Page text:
Length: 13 Mile Round Trip
Elevation Change: 3000' Elevation gain / 300' loss
Season: Mid-Summer thru Fall
Difficulty: Difficult due to length
Permit: NW Forest Pass Required
The Hike to Hawkeye Peak is one of the gems within the
incredible Goat Rock Wilderness. Try to do this hike
in Mid-July as the flowers are unbelievable.
The trail to Hawkeye is the same trail and trail head
to Goat Lake. It is located at the end of Forest Road
#2150 near Chambers Lake. Actually, the first 5 miles
of this hike are the same as the first 5 miles of the
hike to Goat Lake.
This hike to Hawkeye Peak follows Trail #95 north
along Goat Ridge. The trail head is
not the same as the trail head to Snowgrass Flats.
Follow the signs carefully when you park.
The trail begins a very steep climb immediately, and
continues to do so for the first couple miles. Actually,
you are given the opportunity to do a loop around the
Goat Ridge Lookout Trail, but on this hike, I'd
recommend just getting to Hawkeye Peak and back, so
stay to the right as you pass Trail #95A. Eventually,
you will meet the same trail again at the other end
of it. Just keep on Trail #95 heading north.
At about 2.5 miles you will past the Jordan Creek
Trail #94. Keep straight ahead, climbing again and
crossing a small stream, which could be a problem
in early summer. All along this trail you will be
treated to wildflower displays. The closer you get
to Goat Lake the better the displays.
At about 4.5 miles you will climb up into a really neat
circ. You will be out in the open from now on.
Switchbacking your way up the east side of this
area will bring you to a saddle between the two valleys
and to the Lily Lake Trail #86. Follow Trail #86
as it will take you up the ridge you will need to
climb to get to Hawkeye Peak.
The trail climbs steeply through open meadows of
incredible wildflowers (in season). As you climb
along Trail #86, the views just keep getting
better and better. Actually, they are so breath-taking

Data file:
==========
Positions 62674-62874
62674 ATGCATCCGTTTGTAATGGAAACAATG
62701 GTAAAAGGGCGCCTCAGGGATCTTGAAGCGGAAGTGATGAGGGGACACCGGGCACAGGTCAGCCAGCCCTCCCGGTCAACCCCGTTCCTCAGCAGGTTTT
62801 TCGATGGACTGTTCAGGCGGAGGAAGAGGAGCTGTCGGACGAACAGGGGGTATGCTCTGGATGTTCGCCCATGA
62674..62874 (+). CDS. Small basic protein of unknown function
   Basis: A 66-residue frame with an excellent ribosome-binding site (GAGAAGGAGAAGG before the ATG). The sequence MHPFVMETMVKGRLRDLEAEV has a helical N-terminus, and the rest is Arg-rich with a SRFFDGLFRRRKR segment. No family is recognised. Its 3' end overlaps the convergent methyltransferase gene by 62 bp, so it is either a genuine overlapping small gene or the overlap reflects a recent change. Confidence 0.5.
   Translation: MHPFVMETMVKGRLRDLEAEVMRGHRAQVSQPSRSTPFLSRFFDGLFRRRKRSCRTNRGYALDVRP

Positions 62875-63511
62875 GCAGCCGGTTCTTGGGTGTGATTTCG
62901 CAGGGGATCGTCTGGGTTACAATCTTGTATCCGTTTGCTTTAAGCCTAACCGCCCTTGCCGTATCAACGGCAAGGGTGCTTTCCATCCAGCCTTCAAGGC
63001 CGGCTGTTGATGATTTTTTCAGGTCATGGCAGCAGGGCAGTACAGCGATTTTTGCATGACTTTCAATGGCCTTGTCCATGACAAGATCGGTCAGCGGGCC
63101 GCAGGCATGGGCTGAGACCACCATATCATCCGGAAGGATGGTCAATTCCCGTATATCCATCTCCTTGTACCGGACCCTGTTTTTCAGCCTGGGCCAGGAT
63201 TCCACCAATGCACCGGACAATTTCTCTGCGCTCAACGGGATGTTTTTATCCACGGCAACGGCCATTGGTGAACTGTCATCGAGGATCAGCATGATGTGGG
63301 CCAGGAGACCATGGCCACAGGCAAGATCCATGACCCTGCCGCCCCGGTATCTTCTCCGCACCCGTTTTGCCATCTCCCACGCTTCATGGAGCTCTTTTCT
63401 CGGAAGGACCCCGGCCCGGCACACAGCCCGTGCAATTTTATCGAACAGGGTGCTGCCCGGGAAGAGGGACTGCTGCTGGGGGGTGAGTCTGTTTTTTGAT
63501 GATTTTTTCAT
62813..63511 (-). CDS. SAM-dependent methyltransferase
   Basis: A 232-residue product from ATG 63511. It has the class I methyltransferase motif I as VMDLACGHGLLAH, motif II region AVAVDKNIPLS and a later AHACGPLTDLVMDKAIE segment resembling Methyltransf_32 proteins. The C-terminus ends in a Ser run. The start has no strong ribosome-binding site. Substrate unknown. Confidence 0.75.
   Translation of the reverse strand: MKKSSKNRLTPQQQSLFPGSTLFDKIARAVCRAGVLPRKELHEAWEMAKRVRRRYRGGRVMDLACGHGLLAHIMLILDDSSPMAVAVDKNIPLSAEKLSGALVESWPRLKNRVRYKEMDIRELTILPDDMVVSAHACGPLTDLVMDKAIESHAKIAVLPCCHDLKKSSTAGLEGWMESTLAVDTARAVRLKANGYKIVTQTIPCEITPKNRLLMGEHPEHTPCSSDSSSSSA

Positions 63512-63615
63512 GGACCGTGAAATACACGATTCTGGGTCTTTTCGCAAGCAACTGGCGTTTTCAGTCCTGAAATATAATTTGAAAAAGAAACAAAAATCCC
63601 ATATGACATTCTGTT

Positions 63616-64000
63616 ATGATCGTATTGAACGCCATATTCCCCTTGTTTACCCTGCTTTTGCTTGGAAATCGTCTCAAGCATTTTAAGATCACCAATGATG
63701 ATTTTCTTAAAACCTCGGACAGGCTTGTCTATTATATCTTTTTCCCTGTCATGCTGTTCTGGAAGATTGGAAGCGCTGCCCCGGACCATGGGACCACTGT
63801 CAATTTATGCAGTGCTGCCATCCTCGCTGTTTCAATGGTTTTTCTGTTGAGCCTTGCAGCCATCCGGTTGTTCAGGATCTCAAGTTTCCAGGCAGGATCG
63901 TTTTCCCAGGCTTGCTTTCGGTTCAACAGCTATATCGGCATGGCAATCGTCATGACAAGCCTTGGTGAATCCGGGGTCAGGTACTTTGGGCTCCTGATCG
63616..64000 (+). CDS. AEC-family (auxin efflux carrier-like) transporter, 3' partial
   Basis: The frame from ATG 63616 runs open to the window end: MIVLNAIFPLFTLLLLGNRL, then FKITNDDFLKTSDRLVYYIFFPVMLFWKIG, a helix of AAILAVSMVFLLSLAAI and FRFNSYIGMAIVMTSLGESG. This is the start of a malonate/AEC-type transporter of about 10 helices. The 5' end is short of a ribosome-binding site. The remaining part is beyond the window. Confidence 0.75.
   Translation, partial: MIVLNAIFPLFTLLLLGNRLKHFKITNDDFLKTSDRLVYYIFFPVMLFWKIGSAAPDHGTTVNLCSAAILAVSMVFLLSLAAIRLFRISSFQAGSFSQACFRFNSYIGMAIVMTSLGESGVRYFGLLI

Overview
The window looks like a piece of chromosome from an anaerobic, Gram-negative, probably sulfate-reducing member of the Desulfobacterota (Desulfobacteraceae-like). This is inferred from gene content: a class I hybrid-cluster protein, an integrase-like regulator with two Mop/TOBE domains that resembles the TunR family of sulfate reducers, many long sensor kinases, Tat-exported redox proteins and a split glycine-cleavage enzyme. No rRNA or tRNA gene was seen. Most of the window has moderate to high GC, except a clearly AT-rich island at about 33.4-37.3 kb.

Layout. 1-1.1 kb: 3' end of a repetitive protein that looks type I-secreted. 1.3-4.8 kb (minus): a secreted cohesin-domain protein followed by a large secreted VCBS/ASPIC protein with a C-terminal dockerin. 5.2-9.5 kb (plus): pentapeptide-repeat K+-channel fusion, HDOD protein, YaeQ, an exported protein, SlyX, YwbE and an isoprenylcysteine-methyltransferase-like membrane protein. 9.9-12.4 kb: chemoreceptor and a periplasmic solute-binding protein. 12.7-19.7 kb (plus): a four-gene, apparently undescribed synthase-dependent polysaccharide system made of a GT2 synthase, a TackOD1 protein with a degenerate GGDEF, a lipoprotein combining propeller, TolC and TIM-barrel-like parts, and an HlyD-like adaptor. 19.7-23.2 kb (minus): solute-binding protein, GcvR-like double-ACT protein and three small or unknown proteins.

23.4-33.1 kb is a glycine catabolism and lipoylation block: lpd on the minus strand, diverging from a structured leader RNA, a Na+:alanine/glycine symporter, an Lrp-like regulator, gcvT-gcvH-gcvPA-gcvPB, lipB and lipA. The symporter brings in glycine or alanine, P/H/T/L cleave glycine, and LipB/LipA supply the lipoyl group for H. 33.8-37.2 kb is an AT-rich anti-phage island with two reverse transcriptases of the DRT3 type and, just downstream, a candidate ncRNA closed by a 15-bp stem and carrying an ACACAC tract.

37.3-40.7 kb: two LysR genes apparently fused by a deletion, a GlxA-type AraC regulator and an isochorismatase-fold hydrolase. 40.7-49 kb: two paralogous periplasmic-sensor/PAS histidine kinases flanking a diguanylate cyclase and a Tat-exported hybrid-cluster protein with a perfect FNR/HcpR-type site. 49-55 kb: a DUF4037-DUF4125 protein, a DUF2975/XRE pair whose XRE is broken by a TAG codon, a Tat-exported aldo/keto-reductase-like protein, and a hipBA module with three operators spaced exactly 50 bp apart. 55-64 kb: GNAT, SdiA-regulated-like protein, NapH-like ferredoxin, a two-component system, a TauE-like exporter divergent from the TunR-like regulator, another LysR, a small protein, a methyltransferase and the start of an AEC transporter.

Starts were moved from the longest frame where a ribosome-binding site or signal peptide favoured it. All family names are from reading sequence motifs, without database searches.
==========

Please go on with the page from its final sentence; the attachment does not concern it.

it is difficult to describe.
At about another half mile the trail reaches to top
of the ridge which you will need to follow to climb
Hawkeye Peak. At this point you are treated to
fabulous views to the north, including Mt. Rainier.
Looking up the ridge to the east of you, you can
see a users trail quite clearly. Follow this trail
to the top of the first summit just in front of
When you reach this first summit, watch carefully
for mountain goats as they are plentiful in this
area. Now descend just a bit to the pass that
separates you from Hawkeye and then make the last
steep climb to the top.
As you crest the southern flank of Hawkeye, you
will be able to see Goat Lake far below you. Again,
keep you eyes open for mountain goats. As you
reach the top of Hawkeye Peak, you will be rewarded
with even more views, but now to the northeast.
With great caution you can explore the area around
the top of Hawkeye as it will provide you with
even more outstanding vistas.
Mt Rainier rises behind Johnson Point as seen from the Hawkeye Point trail
How to get there:
From I-5 junction with US Hwy 12
Travel east on US Hwy 12 for about 48 miles to Randle.
From Randle travel east on US Hwy 12 for about 13.3 miles to the junction with
Forest Road 21. Turn right (south) onto FR21 and follow it uphill for about 5 miles.
At this point you will see Forest Road 2110 on your left, which is the road to the
Glacier Lake trailhead, but you continue straight ahead on FR21. In another 8.1 miles
you will come to the junction of Forest Road 2150. Bear left onto FR2150 and follow it
about 3 miles and you will pass the junction on your left which leads to the
Chamber Lake campground. Continue ahead just a short distance, on what is now called
FR 040 to what is referred to as the Berry Patch trailhead. This hike and many more begin here.